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Thursday, April 12, 2012

Light from the other side of the Universe

Image 1: Two Quasars near Messier 106

Quasars are active galaxy cores. One can not differ them from "normal" stars except one checks their spectrum being literally shifted to the red. This is a doppler effect and we call it Redshift.

Two Quasars are visible in the photo above:
  • Quasar RX J121803.82+470854.6 with a magnitude of 21.04 mag and a redshift of z=1.743
  • Quasar SDSS J121732.69+465829.3 with magnitude of 18.4 mag and a redshift of z=1.99071
Our Universe expands and these redshift values indicate extreme distances. The photo above is taken from the city by using amateur equipment, i.e. five inches telescope and a color camera QHY8L with Sony ICX413 sensor in only 7x900 second exposures. An IDAS LPS P2 filter is used to block the light pollution of the nearby city lights. The photo can be downloaded here.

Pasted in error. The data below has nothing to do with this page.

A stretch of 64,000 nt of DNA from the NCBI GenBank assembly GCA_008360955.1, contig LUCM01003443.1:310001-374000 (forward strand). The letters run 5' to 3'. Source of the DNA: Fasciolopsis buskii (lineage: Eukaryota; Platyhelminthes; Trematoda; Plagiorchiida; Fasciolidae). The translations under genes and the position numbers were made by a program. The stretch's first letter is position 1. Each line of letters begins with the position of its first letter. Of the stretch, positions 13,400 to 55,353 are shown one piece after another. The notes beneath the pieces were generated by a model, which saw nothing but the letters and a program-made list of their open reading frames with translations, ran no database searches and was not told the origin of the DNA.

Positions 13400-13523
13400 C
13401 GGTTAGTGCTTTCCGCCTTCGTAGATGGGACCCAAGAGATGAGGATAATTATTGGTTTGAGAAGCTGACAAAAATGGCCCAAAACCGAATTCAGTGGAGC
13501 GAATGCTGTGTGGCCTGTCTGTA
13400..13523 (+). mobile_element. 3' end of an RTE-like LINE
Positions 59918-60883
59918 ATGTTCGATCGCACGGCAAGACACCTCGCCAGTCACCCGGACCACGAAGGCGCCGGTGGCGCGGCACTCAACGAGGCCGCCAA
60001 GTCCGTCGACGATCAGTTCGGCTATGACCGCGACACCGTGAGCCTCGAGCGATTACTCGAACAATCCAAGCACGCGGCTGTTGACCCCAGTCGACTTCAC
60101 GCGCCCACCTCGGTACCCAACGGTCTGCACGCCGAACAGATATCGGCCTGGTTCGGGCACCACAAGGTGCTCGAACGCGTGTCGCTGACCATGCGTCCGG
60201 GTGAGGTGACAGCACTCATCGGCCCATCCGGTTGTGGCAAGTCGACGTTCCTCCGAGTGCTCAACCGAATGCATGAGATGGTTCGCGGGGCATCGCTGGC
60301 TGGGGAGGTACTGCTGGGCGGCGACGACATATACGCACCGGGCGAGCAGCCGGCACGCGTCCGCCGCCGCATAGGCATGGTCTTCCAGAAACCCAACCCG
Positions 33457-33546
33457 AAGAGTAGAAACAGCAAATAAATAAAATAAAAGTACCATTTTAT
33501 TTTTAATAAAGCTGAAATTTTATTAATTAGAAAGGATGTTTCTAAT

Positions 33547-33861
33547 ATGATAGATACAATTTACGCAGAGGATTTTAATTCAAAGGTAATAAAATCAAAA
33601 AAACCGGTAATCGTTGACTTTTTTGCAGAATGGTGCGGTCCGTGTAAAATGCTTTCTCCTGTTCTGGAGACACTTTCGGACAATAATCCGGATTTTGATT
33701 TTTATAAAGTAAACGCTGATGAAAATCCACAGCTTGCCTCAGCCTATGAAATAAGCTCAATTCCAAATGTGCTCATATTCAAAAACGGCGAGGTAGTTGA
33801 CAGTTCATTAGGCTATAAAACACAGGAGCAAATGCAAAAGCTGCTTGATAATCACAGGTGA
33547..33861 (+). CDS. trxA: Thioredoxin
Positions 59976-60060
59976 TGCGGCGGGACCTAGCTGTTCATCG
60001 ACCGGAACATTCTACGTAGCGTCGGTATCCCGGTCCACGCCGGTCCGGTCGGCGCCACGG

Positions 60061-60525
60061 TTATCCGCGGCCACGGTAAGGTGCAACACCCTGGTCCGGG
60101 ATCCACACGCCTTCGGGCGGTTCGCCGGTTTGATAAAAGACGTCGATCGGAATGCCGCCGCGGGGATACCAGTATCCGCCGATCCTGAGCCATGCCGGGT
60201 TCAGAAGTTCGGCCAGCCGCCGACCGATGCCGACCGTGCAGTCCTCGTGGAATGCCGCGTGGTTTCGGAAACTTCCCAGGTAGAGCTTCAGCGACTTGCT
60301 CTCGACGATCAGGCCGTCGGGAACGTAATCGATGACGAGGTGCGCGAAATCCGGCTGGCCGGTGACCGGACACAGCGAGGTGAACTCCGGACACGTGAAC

Image 2: Messier 106 and its neightbourhood

The photo above shows the original image where both Quasars are located. Both of them are in the same field of view with Messier 106 in the constellation of Canes Venatici.

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